Beware the aurora: How AU is heading off the dangerous effects of aurora borealis

Pin It
Aurora borealis, commonly known as northern lights, are a major area of research for the Athabasca University Geophysical Observatory (AUGO).

Aurora borealis, commonly known as northern lights, are a major area of research for the Athabasca University Geophysical Observatory (AUGO).

The aurora borealis that glow and flicker across the northern Canadian sky are beautiful, intriguing… and potentially destructive.

It turns out that this “space weather” can affect GPS navigation and even knock out power grids. In 1989, the Hydro-Québec power grid was taken down completely by a space weather event.

To get a better handle on how and where auroras are generated, and to prevent them from doing harm to infrastructure like power grids, the Athabasca University Geophysical Observatory (AUGO) is expanding a network of magnetometers with a $400,000 grant from the Canadian Space Agency.

Auroras, magnetometers and space weather warnings

So what are magnetometers? “Magnetometers measure the strength and direction of magnetic fields,” explains Dr. Martin Connors, the AU professor and former Canada Research Chair in Space Science, Instrumentation and Networking who’s leading the project.

“Auroras cause changes to the Earth’s magnetic field, and in Canada we’re particularly affected by this because of our proximity to the magnetic pole. By measuring the magnetic field above Canada with great precision, the magnetometers are helping us do things like provide richer data to the space weather centre at Natural Resources Canada.” In turn, the centre is able to dispatch better space weather warnings to operators of vulnerable infrastructure, who then adjust their operations accordingly.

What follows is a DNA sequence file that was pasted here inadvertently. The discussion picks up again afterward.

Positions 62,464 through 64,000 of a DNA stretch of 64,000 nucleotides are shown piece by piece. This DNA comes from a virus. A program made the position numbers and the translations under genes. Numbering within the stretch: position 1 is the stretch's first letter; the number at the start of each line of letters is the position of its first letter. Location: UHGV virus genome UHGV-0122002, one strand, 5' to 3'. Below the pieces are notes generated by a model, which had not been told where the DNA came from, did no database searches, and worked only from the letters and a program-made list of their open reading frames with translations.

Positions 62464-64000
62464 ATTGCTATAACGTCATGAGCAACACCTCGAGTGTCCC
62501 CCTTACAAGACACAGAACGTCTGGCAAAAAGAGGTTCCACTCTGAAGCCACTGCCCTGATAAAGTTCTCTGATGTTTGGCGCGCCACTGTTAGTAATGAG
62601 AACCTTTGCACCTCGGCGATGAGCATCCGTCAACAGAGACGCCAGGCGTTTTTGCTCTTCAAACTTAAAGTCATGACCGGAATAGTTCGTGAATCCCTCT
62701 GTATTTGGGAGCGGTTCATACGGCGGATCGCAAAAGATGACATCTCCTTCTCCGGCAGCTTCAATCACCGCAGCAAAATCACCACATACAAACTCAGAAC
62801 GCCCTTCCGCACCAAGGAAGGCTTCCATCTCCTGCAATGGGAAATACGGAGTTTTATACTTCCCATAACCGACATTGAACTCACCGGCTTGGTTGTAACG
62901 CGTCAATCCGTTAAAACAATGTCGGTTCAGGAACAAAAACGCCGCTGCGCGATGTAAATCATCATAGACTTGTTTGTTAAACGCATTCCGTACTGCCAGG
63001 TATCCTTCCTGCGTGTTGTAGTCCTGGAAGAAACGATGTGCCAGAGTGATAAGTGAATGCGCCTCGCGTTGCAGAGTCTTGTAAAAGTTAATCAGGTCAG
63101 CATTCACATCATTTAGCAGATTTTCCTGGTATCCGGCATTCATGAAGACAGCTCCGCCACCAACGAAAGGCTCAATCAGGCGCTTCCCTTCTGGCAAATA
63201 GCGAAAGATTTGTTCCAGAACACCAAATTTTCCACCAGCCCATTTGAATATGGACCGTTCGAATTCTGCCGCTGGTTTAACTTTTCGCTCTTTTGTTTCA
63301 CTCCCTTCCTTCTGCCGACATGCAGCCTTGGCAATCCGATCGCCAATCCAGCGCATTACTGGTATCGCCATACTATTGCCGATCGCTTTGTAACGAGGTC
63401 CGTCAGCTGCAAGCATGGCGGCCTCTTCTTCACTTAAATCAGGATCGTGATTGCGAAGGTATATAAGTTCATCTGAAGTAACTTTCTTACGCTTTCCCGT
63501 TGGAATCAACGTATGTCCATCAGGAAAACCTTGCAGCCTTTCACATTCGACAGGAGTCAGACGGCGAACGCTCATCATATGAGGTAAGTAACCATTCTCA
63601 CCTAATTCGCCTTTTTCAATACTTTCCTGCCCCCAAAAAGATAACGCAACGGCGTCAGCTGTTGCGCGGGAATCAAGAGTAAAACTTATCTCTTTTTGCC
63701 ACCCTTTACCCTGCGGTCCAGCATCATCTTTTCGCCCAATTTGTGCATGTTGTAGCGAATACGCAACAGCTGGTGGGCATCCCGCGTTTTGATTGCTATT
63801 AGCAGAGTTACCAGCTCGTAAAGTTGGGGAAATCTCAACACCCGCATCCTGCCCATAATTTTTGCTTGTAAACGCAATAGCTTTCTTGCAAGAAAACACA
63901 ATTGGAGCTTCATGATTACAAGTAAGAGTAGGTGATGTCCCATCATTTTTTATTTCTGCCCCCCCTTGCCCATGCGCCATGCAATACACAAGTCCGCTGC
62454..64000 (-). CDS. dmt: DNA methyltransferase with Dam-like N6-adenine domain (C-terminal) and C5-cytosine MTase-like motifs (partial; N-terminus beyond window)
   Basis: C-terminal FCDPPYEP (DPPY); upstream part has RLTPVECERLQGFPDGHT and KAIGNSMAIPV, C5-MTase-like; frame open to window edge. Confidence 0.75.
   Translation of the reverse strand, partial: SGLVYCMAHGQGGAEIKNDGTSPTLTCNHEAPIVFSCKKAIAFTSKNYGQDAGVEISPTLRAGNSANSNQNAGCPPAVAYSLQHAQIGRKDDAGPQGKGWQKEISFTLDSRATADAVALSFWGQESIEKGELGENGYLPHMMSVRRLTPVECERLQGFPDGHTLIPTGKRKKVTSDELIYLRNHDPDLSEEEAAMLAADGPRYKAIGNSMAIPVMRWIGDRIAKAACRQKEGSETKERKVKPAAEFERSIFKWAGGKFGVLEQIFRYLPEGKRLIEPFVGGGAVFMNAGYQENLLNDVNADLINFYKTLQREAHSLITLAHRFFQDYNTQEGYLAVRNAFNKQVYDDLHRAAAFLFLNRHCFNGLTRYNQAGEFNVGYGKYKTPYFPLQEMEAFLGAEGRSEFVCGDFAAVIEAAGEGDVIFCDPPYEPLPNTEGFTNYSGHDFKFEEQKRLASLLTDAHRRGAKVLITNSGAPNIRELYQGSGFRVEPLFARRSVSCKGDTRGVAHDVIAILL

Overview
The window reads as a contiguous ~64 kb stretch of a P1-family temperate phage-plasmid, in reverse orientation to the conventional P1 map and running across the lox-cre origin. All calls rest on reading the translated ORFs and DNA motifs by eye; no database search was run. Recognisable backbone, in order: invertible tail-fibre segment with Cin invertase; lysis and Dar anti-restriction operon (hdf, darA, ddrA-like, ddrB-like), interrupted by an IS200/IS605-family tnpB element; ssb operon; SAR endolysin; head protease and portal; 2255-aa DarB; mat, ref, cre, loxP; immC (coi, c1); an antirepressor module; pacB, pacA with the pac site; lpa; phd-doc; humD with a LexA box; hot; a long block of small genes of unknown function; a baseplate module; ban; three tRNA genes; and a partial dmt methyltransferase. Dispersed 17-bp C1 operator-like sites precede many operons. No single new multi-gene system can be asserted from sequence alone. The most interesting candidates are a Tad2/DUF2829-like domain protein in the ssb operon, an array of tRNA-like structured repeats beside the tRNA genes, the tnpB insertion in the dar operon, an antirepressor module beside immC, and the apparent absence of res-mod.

“For example, a prospecting company will simply wait out magnetic field unrest,” Connors says. “Satellite operators also value the warnings and will change satellite operations to make them less vulnerable.”

The research team: AUGO, NASA and UCLA

The magnetometer network is part of a long-running collaboration between AUGO, NASA and the University of California, Los Angeles (UCLA), on a project called THEMIS (Time History of Events and Macroscopic Interactions during Substorms).

NASA launched the project in 2007, creating a constellation of satellites that still operate today, along with a ground-based measurement network that includes AUGO. The magnetometer network is a project within THEMIS known formally as AUTUMN (Athabasca University THEMIS UCLA Magnetometer Network).

Capturing both ends of the magnetic field above Canada

The CSA grant is enabling AUTUMN to expand its network across eastern Canada, which until now had far fewer magnetometers than western Canada. The idea, Connors says, is to gather detailed data on both ends of the magnetic field above Canada rather than just one end.

“Recent satellite studies have pointed out just how different the northern and southern hemispheres are in their auroras, and this new approach will help us to understand why,” he says.

CSA awarded the grant to AUTUMN in December 2013. Since then, the AUTUMN team has nailed down 10 sites for the new magnetometers, all of which are in Quebec, and built the support equipment to run them.

“While the number of magnetic instruments around the world has steadily expanded, there’s been a big gap in Quebec,” Connors says. “We’re excited to finally fill that gap.”

And he’s excited to have more tools for investigating the many mysteries that still exist around auroras. “There has been serious scientific study of the aurora for about 100 years,” he says, “but what we don’t know still far outweighs what we do know.”

Thoughts on this article?

Share your comments below.